David Anderson and Joshua Smith invite submissions for a panel on Cold War anthropology at the upcoming AAA Annual Meeting, to be held in Vancouver, British Columbia from November 20-24, 2019. The panel abstract and details for submission are provided below:
Warm Words in a Cold Climate: Curiosity and Cooperation in Cold-War Anthropology
The period of the cold-war is associated with a cynical stand-off between two global power blocks each asserting that they had their own answer to global inequality and justice. The anthropology of the day is often closely associated with intelligence-gathering, or worse, militarized forms of ethnographic research. This stereotype, however, does not capture the perhaps small but meaningful life-long collaborations which reached through the Iron Curtain and beyond. Moreover, anthropological and ethnographic endeavours emerged from peripheries and enclaves around the globe, either in response or in reaction to Cold War exigencies. While nation-states negotiated a nuclear stand-off, ethnographers such as Sol Tax, Ernest Gellner, Eleanor Leacock, Boris Dolgikh and Iulia Averkieva explored comparative Arctic ethnography or questioned the origins of hierarchy and inequality, or the nature of the human person. Several Cold-War era institutions, such as the Arctic Institute of North America, sponsored ambitious sets of translation guided arguably by curiosity as much as suspicion. We welcome papers that expose and explore the many sides of this classic conflict to develop a new model of how transnational anthropological collaboration can defuse geo-political stand-offs. We particularly welcome reflections from across all sites of the Cold War from Africa, to Cuba, to Southeast Asia.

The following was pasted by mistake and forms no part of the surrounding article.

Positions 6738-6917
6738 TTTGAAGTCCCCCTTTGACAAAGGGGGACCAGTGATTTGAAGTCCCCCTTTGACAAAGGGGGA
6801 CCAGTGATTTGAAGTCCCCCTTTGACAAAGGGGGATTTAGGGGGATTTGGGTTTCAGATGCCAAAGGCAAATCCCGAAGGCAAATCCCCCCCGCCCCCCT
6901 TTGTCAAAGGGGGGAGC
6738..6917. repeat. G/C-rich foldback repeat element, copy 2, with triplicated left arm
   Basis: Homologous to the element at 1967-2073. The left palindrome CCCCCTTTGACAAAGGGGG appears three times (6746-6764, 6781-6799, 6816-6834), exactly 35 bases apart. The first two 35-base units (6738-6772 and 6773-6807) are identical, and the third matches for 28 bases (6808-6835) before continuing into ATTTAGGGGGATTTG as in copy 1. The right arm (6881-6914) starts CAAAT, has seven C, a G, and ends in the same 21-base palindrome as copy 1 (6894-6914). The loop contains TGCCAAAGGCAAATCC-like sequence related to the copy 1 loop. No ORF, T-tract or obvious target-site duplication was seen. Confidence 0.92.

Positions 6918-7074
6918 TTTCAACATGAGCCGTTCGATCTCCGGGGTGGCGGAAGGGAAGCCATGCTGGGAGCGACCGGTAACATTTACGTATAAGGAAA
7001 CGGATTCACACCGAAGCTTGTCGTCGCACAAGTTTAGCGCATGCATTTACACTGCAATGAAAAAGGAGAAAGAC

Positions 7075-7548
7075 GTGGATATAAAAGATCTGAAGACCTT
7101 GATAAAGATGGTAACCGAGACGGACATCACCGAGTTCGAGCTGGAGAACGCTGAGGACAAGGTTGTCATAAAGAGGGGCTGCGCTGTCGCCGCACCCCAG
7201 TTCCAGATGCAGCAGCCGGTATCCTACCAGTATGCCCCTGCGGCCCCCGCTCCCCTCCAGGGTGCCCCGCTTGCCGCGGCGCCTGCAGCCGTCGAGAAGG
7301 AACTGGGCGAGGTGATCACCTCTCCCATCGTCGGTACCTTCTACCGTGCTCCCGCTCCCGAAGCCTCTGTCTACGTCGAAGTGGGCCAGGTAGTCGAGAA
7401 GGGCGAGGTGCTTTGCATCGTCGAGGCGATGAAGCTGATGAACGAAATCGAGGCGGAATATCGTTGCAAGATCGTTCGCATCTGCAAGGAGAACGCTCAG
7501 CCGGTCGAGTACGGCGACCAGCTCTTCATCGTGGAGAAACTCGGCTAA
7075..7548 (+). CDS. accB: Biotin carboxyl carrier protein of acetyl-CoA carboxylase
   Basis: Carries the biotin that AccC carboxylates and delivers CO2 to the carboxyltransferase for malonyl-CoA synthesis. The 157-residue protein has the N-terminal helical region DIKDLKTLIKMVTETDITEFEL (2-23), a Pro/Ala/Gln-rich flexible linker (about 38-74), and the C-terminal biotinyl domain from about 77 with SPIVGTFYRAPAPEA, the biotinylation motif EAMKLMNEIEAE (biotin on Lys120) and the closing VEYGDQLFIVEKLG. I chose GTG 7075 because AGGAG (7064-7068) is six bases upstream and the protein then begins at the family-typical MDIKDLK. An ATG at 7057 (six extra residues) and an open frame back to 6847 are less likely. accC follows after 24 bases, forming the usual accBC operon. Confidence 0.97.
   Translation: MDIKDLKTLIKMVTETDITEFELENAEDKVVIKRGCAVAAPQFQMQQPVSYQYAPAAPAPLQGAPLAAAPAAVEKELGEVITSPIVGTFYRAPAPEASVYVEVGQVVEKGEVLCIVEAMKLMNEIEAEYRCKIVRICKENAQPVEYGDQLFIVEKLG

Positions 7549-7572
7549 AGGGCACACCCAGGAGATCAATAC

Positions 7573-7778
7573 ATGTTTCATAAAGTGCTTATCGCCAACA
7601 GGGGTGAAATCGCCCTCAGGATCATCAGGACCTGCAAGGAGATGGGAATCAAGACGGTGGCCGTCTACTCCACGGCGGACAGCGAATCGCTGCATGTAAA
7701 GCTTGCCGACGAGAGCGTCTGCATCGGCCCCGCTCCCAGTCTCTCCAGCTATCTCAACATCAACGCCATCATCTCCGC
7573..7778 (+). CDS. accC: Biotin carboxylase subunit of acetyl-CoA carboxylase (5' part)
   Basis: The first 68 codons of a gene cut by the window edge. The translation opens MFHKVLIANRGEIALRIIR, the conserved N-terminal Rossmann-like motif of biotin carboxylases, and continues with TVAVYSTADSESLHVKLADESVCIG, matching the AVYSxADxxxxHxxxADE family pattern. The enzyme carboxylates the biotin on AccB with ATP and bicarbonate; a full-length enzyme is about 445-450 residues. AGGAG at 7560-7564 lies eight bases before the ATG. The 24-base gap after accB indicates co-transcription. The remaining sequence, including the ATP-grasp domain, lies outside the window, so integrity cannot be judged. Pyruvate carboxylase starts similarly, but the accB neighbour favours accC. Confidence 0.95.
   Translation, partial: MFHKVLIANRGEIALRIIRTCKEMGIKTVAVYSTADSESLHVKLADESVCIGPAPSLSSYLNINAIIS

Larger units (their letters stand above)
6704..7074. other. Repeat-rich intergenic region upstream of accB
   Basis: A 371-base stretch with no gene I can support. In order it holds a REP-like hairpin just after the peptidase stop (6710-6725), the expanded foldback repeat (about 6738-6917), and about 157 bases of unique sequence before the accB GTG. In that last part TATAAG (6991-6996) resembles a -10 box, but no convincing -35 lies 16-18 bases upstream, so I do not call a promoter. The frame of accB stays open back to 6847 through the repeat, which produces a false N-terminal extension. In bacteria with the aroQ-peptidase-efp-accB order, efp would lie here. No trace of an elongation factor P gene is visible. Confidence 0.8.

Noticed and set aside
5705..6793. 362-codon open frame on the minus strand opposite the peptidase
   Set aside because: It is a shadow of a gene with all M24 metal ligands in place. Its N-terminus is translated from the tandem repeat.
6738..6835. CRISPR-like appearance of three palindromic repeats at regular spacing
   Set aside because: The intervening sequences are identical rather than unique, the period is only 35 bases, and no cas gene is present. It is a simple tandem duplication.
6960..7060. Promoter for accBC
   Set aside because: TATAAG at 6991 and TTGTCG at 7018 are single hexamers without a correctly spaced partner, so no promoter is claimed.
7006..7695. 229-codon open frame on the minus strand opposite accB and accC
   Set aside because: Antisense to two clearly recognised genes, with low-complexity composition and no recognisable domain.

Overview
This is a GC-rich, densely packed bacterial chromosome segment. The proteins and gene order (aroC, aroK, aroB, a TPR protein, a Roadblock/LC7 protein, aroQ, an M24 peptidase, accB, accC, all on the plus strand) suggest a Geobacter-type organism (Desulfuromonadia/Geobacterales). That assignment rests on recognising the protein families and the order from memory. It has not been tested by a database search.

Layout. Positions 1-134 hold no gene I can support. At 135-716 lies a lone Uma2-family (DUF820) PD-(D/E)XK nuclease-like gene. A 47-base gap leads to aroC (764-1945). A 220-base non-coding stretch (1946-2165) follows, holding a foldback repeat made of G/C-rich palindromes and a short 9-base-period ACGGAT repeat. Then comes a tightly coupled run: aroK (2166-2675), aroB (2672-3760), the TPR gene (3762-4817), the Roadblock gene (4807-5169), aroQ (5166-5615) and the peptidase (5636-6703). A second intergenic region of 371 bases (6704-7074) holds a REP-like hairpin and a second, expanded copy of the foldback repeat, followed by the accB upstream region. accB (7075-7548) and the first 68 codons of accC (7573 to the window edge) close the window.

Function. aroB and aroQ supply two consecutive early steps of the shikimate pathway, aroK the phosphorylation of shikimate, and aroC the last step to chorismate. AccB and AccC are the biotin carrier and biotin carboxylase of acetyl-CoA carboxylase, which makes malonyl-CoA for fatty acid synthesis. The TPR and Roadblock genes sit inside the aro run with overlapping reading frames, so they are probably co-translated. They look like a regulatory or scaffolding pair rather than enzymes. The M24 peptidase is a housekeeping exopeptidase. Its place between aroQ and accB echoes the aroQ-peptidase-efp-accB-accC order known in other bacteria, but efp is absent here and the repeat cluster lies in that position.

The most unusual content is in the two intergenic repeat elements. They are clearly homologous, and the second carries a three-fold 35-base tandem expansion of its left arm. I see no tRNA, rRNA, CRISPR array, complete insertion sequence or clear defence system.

Submissions can be forwarded to Joshua Smith at
The deadline for submissions is April 5, 2019.